Proposal that will reduce red tape and cut costs for small businesses passes

Businesses that account for less than 1 percent of statewide emissions from factories and other industry will no longer need air quality permits under a proposal passed today by the Environmental Management Commission.
The N.C. Department of Environmental Quality developed the plan to exempt about 1,200 very small facilities from permitting requirements. The plan does not remove or relax any existing emissions standards and still requires businesses to comply with all air quality rules and regulations. The businesses that qualify for the exemption will remain subject to inspections by state regulators.
“This is a common sense approach that eliminates costly red tape while improving environmental protection,” said Sheila Holman, director of the N.C. Division of Air Quality. “The plan relieves some small businesses from the costs and regulatory burden of having air permits and allows regulators to focus more attention on larger sources of air pollution. This change will actually improve air quality because it incentivizes small businesses to lower their emissions to meet the exemption status and diverts limited state resources to the regulation of impactful polluters.”
State regulators will continue to issue permits, inspect, and collect data on larger sources that account for more than 99 percent of air emissions from industrial facilities. The resources that are freed up by reducing paperwork can now be used for additional inspections of larger, more environmentally significant sources of emissions. All sources would have to keep and maintain any air pollution control equipment they already have in place and could be inspected at any time, whether they are exempt from permitting requirements or not.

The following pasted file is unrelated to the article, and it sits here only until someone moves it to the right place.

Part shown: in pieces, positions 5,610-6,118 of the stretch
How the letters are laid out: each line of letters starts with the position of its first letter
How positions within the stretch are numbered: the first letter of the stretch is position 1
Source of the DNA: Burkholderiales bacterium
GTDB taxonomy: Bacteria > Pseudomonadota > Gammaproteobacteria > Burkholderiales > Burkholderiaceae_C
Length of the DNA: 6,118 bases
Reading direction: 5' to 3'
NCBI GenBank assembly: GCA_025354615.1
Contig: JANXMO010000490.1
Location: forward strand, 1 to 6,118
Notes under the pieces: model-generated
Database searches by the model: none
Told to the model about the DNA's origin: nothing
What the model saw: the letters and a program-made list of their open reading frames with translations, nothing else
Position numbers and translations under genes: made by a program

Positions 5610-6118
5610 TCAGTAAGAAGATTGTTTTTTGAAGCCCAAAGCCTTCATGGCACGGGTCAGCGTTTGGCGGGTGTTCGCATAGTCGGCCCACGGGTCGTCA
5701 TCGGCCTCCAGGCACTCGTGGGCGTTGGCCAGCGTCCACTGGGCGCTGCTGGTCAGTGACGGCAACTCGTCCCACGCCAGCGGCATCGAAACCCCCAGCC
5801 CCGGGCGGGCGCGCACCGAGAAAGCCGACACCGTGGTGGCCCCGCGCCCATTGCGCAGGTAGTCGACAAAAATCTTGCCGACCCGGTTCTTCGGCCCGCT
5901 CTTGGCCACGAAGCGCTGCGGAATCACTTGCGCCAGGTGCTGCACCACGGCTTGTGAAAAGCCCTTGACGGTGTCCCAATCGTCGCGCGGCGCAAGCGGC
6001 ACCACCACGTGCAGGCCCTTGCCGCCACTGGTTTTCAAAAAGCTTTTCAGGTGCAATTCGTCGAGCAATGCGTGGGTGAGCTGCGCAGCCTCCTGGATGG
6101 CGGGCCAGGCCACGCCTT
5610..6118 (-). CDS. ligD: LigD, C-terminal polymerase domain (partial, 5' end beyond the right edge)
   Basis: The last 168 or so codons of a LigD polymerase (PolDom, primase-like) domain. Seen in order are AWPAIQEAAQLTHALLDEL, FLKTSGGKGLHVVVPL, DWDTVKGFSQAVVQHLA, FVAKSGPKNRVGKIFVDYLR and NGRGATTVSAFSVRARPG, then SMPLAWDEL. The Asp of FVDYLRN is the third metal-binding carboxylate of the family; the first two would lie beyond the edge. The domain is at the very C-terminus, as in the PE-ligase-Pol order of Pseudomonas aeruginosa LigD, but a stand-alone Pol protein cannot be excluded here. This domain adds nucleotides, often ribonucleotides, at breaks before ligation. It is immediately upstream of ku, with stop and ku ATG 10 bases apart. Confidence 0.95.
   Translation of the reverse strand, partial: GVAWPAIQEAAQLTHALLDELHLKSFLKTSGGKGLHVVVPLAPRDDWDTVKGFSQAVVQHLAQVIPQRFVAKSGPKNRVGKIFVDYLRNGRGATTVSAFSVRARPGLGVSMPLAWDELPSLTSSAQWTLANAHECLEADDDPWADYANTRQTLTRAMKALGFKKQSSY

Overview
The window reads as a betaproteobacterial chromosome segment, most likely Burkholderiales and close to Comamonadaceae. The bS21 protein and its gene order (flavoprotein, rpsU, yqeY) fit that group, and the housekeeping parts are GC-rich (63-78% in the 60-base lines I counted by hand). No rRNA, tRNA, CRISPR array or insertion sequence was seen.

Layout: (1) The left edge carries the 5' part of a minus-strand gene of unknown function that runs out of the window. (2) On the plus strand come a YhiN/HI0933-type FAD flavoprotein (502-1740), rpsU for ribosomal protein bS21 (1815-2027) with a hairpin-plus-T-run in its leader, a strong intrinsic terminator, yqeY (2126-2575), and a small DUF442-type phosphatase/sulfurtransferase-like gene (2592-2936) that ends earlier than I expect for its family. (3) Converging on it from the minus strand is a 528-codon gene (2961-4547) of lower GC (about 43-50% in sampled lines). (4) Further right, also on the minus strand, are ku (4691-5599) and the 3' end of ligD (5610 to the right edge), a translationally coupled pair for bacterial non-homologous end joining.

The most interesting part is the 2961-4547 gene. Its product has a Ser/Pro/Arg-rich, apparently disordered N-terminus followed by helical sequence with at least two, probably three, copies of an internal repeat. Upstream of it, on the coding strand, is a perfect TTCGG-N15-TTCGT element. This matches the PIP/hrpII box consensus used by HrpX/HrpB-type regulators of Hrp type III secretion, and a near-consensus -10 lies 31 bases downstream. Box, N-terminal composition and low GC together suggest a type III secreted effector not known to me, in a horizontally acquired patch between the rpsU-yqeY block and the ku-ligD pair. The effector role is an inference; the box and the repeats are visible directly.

North Carolinians are breathing cleaner air than at any time in the past 20 years due to fundamental changes in our energy sector, including converting coal-fired plans to natural gas to create cleaner and cheaper energy.  The rule is subject to review by the General Assembly and will likely take effect after the legislative session ends. More than 1,600 public comments were considered while the plan was being developed. The commission passed the proposal by a vote of 12 – 1.

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